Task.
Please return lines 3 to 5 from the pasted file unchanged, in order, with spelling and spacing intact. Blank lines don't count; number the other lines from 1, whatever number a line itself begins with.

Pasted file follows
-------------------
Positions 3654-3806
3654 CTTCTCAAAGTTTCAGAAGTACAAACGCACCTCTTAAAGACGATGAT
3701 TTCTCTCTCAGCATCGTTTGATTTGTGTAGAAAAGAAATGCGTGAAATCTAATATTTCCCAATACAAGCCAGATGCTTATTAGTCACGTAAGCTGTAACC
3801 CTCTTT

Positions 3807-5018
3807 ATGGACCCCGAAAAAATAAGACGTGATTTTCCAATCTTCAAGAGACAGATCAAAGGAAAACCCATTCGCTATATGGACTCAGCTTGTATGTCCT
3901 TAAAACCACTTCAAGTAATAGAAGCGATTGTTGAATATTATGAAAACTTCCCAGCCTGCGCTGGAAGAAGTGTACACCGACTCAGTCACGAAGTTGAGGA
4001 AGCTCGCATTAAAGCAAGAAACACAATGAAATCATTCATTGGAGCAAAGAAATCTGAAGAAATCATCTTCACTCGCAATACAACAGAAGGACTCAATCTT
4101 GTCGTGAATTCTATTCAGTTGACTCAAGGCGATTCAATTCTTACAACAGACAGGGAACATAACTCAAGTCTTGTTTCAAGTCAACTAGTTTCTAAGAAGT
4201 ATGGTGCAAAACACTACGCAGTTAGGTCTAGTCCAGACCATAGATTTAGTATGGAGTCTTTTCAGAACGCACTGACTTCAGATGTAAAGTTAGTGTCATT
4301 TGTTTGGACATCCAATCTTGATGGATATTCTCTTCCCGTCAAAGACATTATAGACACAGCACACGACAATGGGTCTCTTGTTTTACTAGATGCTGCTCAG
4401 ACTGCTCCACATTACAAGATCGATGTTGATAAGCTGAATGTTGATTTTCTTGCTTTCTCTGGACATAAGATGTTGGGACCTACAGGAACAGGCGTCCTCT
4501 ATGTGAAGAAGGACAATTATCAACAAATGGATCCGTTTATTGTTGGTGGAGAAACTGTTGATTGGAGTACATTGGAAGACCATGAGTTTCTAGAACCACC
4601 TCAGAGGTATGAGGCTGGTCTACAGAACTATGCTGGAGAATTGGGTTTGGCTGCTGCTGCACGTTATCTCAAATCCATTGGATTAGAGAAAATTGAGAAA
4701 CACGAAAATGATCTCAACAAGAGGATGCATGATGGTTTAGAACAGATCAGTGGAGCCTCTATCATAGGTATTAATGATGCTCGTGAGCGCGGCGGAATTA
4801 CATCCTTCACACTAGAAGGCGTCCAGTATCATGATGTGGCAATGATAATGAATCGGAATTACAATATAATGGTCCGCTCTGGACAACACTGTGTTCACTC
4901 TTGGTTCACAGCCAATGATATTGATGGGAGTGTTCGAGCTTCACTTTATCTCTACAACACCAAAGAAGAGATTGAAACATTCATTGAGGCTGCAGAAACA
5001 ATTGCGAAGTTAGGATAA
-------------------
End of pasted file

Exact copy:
3701 TTCTCTCTCAGCATCGTTTGATTTGTGTAGAAAAGAAATGCGTGAAATCTAATATTTCCCAATACAAGCCAGATGCTTATTAGTCACGTAAGCTGTAACC
3801 CTCTTT

Positions 3807-5018